|In the past, I have found the cockpit locker lids to be a source of rainwater leakage. The water travels around the back edge of the lid and across the underside of the lid, bypassing the teak coaming around the opening of the locker. Somewhere around the middle of the lid, it comes to a stop and drips down into the lockers, eventually ending up in the bilge. I greatly reduced this problem by using caulking to create a small ridge along the back edge of the locker lid. Once the water flows over the back edge of the lid, it flows down this ridge and then would need to flow uphill to make it back onto the underside of the lid. This works well for rainwater, but not when we ship it green over the cockpit coaming.
If the toerail is leaking, this need not be a major issue. At one point Carriden developed a toerail leak after being bumped on the racecourse. Tightening up the toerail bolts slightly recompressed the butyl caulking and eliminated the leak. That is the joy of butyl caulking, which remains pliable forever, and why I continue to swear by it. Nothing that I have bedded in butyl has ever leaked. Every other space-age caulking that I have tried has failed me. I am also progressively replacing all of my toerail bolts with nylock nuts, which do not work loose.
Another potential source of leaks is the chainplates for the shrouds. Have you checked them? Look for streaking on the bulkheads below the plates. A dozen years ago, I pulled my chainplates, removed the balsa core around the openings and replaced it with epoxy. I then replaced the chainplates, adding some stainless steel backing plates, and spent 20 minutes per chainplate packing the opening with butyl caulking. They have been bone dry ever since and there has been no water penetration into the deck either.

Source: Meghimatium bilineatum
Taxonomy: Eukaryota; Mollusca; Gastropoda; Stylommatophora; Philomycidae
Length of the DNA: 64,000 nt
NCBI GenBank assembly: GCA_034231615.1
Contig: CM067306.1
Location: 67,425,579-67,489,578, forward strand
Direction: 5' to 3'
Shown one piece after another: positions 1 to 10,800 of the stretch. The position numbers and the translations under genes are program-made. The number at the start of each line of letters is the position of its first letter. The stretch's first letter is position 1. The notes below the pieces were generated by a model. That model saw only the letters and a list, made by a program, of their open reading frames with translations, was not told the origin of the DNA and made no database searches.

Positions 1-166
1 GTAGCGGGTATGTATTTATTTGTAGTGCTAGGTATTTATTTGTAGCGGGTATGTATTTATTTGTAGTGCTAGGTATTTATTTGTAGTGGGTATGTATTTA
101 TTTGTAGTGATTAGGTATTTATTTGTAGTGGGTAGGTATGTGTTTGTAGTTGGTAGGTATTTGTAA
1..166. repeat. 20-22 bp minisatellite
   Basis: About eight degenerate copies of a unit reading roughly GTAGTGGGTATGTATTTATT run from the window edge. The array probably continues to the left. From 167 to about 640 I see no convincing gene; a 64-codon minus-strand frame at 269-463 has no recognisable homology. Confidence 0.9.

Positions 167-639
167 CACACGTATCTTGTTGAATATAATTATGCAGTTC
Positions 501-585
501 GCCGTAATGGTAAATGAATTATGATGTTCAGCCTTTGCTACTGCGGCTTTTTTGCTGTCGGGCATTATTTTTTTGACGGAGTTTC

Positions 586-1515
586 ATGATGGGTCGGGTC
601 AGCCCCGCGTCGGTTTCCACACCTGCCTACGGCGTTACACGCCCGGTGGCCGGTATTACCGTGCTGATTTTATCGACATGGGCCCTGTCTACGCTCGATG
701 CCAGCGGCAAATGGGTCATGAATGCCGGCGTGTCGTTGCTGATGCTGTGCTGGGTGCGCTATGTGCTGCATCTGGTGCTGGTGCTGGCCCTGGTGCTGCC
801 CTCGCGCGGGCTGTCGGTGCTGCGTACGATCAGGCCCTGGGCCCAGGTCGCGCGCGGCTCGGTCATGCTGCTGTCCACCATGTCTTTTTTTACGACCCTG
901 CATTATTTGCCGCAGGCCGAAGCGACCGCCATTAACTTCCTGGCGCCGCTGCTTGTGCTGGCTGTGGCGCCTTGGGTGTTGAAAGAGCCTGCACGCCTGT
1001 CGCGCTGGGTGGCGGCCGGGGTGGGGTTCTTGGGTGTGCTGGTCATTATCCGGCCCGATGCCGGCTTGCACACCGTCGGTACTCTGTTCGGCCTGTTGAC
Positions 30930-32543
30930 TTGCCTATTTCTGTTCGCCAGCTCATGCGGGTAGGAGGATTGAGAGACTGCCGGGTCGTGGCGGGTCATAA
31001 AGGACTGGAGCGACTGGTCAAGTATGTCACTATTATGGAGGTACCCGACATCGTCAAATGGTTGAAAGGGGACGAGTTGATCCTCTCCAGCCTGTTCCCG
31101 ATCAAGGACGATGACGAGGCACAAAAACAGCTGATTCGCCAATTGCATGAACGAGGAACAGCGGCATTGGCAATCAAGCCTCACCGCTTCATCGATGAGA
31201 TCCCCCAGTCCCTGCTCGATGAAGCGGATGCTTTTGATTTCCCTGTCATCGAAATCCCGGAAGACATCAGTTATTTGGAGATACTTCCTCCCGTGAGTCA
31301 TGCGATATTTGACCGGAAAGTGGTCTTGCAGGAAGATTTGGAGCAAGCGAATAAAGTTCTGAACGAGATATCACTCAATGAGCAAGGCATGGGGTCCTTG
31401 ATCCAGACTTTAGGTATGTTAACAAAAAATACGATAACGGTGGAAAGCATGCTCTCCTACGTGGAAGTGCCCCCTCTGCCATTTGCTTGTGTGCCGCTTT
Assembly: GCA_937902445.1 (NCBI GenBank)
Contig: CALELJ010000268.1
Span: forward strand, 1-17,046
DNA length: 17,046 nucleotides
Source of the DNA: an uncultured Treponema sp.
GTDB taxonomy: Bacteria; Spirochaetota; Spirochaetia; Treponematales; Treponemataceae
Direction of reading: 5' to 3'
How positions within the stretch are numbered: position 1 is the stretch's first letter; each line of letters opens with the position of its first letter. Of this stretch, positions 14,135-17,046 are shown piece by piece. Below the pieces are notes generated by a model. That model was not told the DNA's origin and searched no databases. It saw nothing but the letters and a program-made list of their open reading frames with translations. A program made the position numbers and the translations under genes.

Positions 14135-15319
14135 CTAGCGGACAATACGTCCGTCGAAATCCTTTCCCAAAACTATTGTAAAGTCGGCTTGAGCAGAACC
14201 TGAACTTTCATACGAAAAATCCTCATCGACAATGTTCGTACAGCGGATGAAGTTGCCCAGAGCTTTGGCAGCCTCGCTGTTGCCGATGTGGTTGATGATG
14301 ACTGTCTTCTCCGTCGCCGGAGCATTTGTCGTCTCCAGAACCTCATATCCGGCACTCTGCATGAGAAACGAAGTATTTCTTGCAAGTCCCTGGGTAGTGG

You can use baby powder or talcum to reveal the path of leaks. Just put a light, even dusting of powder onto the suspect area. If any water travels across the area, its path will be revealed. Never use flour or cornstarch, or other food-type material, as the leftover powder may drift into hidden areas, feeding mould and even bugs.
Hope that this helps.
Marcus from Carriden
Mk III, Hull #847